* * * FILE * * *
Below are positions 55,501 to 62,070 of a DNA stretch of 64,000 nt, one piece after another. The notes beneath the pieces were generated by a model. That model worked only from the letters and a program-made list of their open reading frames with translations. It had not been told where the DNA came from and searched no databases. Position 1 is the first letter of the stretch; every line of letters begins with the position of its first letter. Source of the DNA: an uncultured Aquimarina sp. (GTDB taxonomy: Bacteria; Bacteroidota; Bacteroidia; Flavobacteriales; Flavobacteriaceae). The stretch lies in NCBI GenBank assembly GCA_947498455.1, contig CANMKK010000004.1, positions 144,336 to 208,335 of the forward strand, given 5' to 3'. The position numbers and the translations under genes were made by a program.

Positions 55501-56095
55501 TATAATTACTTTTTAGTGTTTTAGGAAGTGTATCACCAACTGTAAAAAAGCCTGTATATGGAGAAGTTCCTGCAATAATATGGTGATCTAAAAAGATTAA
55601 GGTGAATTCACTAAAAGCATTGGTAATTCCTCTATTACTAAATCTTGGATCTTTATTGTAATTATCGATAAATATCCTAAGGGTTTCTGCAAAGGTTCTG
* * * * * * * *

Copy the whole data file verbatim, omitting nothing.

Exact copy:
Below are positions 55,501 to 62,070 of a DNA stretch of 64,000 nt, one piece after another. The notes beneath the pieces were generated by a model. That model worked only from the letters and a program-made list of their open reading frames with translations. It had not been told where the DNA came from and searched no databases. Position 1 is the first letter of the stretch; every line of letters begins with the position of its first letter. Source of the DNA: an uncultured Aquimarina sp. (GTDB taxonomy: Bacteria; Bacteroidota; Bacteroidia; Flavobacteriales; Flavobacteriaceae). The stretch lies in NCBI GenBank assembly GCA_947498455.1, contig CANMKK010000004.1, positions 144,336 to 208,335 of the forward strand, given 5' to 3'. The position numbers and the translations under genes were made by a program.

Positions 55501-56095
55501 TATAATTACTTTTTAGTGTTTTAGGAAGTGTATCACCAACTGTAAAAAAGCCTGTATATGGAGAAGTTCCTGCAATAATATGGTGATCTAAAAAGATTAA
55601 GGTGAATTCACTAAAAGCATTGGTAATTCCTCTATTACTAAATCTTGGATCTTTATTGTAATTATCGATAAATATCCTAAGGGTTTCTGCAAAGGTTCTG